Tool Kit

Work Zone Planning

Employers, prime contractors, and supervisors need to plan ahead and supervise employees to help keep them safe in work zones. Your duties include hazard identification, risk assessment, and traffic planning and control. Use our tool kit and other resources to complete your traffic management and/or control plans.

Planning a work zone

Every work zone has its own unique set of hazards associated with roads, traffic, vehicles, weather, and work activities.

Keeping employees safe requires a well-planned work zone layout and traffic management. You need to ensure that workers know and follow safe procedures to reduce their risk. They need to understand the hazards, use high-visibility apparel and other personal protective equipment (PPE) properly, and communicate with co-workers effectively.

You also need to create a traffic control plan to guide drivers through the work zone efficiently.

Before you start, review what employers and prime contractors need to know about work zone safety and your responsibilities.

Review our information for roadside workers so you know what to emphasize in their training and education.

Work zone risk assessment

When you know the duration of the work, do a risk assessment. You’ll use it to develop and implement a traffic management plan and/or a traffic control plan that is based on the identified risks.

Your plan needs to follow the risk assessment set out in Part 18 of the Occupational Health and Safety Regulation (the Regulation) and the Hierarchy of Controls. Review the 2020 Traffic Management Manual for Work on Roadways (the TMM) for guidelines and diagrams to help you.

An effective risk assessment has 3 steps:

1. Identify the work zone hazards
2. Determine the risk to workers
3. Manage the risks

Traffic management and control

Traffic management requires strategies and actions for reducing safety risks.

Part 18.3.2 of the Regulation focuses on a traffic control plan based on a risk assessment and the Hierarchy of Controls. This requirement takes precedence over the guidelines found in the TMM.

The basic components include:

  • The work zone layout, including provisions for changes as the work progresses
  • Identification of vehicle traffic hazards
  • Written procedures and roles/responsibilities for setting up, maintaining, and removing the work zone
  • A traffic control plan that includes a layout, speed limits, and traffic control devices and their location
  • A communication strategy to inform the public in advance (where possible) about road work and temporary traffic diversion
  • Emergency procedures and what to do in case of an incident
  • A schedule for implementation and review of the plan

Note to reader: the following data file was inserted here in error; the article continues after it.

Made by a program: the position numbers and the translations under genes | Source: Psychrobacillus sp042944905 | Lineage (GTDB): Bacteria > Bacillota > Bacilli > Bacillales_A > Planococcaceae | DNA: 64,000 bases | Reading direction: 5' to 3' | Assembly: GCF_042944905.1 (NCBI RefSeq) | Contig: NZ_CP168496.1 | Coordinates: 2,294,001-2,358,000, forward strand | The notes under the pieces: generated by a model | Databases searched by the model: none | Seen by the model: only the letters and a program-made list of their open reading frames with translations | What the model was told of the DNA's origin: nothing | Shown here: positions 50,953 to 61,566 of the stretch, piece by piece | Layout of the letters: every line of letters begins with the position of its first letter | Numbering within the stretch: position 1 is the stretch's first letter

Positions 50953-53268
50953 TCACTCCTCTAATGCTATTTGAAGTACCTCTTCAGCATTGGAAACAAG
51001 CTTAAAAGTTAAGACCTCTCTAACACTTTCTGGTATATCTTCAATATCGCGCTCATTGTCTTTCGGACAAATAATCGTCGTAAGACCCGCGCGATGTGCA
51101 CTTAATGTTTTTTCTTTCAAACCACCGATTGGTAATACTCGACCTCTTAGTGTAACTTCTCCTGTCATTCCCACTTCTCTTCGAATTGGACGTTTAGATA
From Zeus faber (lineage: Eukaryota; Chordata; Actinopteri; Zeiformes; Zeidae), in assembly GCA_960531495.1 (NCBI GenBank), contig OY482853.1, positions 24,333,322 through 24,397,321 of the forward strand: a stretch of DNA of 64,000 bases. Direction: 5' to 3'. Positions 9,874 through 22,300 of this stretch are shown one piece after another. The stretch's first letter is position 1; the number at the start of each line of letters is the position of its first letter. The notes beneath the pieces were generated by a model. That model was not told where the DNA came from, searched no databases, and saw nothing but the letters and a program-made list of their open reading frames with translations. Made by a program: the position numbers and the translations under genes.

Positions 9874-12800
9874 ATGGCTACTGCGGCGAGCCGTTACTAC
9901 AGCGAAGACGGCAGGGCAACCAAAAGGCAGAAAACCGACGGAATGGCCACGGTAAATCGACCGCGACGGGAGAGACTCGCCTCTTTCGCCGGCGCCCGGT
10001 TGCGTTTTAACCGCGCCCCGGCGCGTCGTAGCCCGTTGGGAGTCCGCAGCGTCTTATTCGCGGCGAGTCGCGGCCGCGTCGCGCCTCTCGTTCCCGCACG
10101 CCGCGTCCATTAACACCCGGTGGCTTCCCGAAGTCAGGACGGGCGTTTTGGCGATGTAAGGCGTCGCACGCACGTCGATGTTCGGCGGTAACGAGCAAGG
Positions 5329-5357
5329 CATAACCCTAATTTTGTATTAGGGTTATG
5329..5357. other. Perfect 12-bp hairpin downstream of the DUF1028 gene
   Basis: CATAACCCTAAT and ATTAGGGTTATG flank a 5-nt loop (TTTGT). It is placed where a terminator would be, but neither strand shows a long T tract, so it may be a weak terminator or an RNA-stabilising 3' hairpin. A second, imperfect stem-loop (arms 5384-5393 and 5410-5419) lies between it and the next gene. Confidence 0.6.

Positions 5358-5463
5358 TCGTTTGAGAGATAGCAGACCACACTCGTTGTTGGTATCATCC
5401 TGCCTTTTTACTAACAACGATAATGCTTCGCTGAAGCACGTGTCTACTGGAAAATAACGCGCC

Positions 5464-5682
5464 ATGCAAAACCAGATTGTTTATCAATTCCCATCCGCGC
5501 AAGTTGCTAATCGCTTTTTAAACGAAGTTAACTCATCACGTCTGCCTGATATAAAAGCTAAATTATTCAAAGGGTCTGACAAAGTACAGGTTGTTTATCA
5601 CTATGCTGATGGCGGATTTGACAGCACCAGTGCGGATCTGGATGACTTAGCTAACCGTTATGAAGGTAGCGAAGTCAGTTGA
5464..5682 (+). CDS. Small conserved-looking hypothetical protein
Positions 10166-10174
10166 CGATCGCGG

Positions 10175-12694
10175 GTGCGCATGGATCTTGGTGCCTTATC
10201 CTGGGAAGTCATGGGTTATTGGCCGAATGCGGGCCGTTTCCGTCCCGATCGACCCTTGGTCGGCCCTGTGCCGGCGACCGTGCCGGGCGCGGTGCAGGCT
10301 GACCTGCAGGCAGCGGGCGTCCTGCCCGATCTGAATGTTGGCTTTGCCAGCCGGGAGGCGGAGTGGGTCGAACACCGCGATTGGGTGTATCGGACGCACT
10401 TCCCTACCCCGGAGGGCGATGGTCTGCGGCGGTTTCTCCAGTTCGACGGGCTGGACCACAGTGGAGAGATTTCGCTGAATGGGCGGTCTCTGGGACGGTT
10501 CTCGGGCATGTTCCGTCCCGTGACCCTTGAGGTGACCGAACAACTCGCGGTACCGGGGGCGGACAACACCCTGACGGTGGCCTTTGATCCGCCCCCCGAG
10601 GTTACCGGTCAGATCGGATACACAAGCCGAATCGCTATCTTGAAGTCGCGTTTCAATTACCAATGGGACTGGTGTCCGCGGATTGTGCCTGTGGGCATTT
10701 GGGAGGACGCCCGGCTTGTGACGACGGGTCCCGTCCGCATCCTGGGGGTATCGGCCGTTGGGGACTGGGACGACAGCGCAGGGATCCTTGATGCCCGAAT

In the TMM, a traffic control plan is part of the overall traffic management plan. The information in a traffic management plan will depend on the nature and complexity (category) of your work zone. The information helps your team plan, implement, and maintain a work zone that’s safe for workers and drivers.

Traffic control for emergent or brief duration work
Traffic control layouts
Temporary traffic control devices

Work zone preparation

Once traffic management and control plans are in place, you need to make sure workers are prepared and understand work zone procedures.

If you’re using traffic control persons, you’ll need to provide site-specific training and orientation, and document that it was completed.

Before workers begin the job, review our Roadside Work Preparation Guide (PDF 1MB) with them. It gives you a checklist and form to record your information. The guide covers:

  • Key questions you need to answer as an employer, supervisor, or prime contractor
  • Requirements for a safe work zone
  • What workers need to know and do
  • Hazard identification and assessment
  • Other important things to do

As part of your preparation, make sure you’ve trained workers to properly set up and take down a work zone. Use our Set Up and Take Down of Roadside Work Zones Tailgate Meeting Guide (PDF 675KB) to help educate them.

If your workers handle towing or recovery jobs, review our When is Traffic Control Required for Towing and Recovery? Tailgate Meeting Guide (PDF 501KB) with them at a safety meeting.

If it applies, review our What Truck and Van Drivers Need to Know to be Safe at the Roadside guide (PDF 516KB) with your employees.



Roadside Work Preparation Guide

Use this guide to make your plan for a roadside work zone. It includes tips for preparing your crew, a list of possible hazards, and a form you can fill out to help assess the hazards and reduce the risks.
Tailgate Meeting Guide

Set Up and Take Down of Roadside Work Zones

Setting up and taking down a Cone Zone can be one of the most dangerous parts of roadside work. Use this guide to help keep you and your co-workers safe.
Tailgate Meeting Guide

When is Traffic Control Required for Towing and Recovery?

Use this guide to lead a discussion with towing and recovery workers about when traffic control is required during their work, and what they need to do.

Roadside Work Preparation Checklist

Safety begins before workers get to a roadside zone. Review this checklist with them to help ensure they are prepared, even if they don’t know in advance where the zone will be.

What Employers Need to Know to Keep Roadside Workers Safe

Employers need to provide training, resources, and supervision for employees in work zones. Review this guide to understand your responsibilities, steps to reduce risk, and the requirements for traffic management.